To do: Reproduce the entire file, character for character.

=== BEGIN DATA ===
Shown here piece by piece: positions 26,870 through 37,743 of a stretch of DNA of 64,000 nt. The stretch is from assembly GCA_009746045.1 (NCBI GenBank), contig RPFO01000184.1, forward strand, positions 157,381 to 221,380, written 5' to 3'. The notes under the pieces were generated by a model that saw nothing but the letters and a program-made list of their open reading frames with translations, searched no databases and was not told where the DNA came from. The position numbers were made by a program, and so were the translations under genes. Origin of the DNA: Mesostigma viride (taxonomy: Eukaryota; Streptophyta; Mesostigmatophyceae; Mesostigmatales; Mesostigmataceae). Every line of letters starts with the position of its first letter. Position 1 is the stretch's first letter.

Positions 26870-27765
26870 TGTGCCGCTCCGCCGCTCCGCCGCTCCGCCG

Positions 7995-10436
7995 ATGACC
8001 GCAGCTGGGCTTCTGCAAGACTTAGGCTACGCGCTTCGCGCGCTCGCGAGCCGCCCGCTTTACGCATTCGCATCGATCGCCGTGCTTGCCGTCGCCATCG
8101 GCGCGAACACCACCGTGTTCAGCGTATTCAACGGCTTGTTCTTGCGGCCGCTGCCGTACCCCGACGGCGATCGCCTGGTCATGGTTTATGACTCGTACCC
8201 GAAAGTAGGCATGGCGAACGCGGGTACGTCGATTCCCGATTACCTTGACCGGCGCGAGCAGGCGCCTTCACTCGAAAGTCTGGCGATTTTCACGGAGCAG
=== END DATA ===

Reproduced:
Shown here piece by piece: positions 26,870 through 37,743 of a stretch of DNA of 64,000 nt. The stretch is from assembly GCA_009746045.1 (NCBI GenBank), contig RPFO01000184.1, forward strand, positions 157,381 to 221,380, written 5' to 3'. The notes under the pieces were generated by a model that saw nothing but the letters and a program-made list of their open reading frames with translations, searched no databases and was not told where the DNA came from. The position numbers were made by a program, and so were the translations under genes. Origin of the DNA: Mesostigma viride (taxonomy: Eukaryota; Streptophyta; Mesostigmatophyceae; Mesostigmatales; Mesostigmataceae). Every line of letters starts with the position of its first letter. Position 1 is the stretch's first letter.

Positions 26870-27765
26870 TGTGCCGCTCCGCCGCTCCGCCGCTCCGCCG

Positions 7995-10436
7995 ATGACC
8001 GCAGCTGGGCTTCTGCAAGACTTAGGCTACGCGCTTCGCGCGCTCGCGAGCCGCCCGCTTTACGCATTCGCATCGATCGCCGTGCTTGCCGTCGCCATCG
8101 GCGCGAACACCACCGTGTTCAGCGTATTCAACGGCTTGTTCTTGCGGCCGCTGCCGTACCCCGACGGCGATCGCCTGGTCATGGTTTATGACTCGTACCC
8201 GAAAGTAGGCATGGCGAACGCGGGTACGTCGATTCCCGATTACCTTGACCGGCGCGAGCAGGCGCCTTCACTCGAAAGTCTGGCGATTTTCACGGAGCAG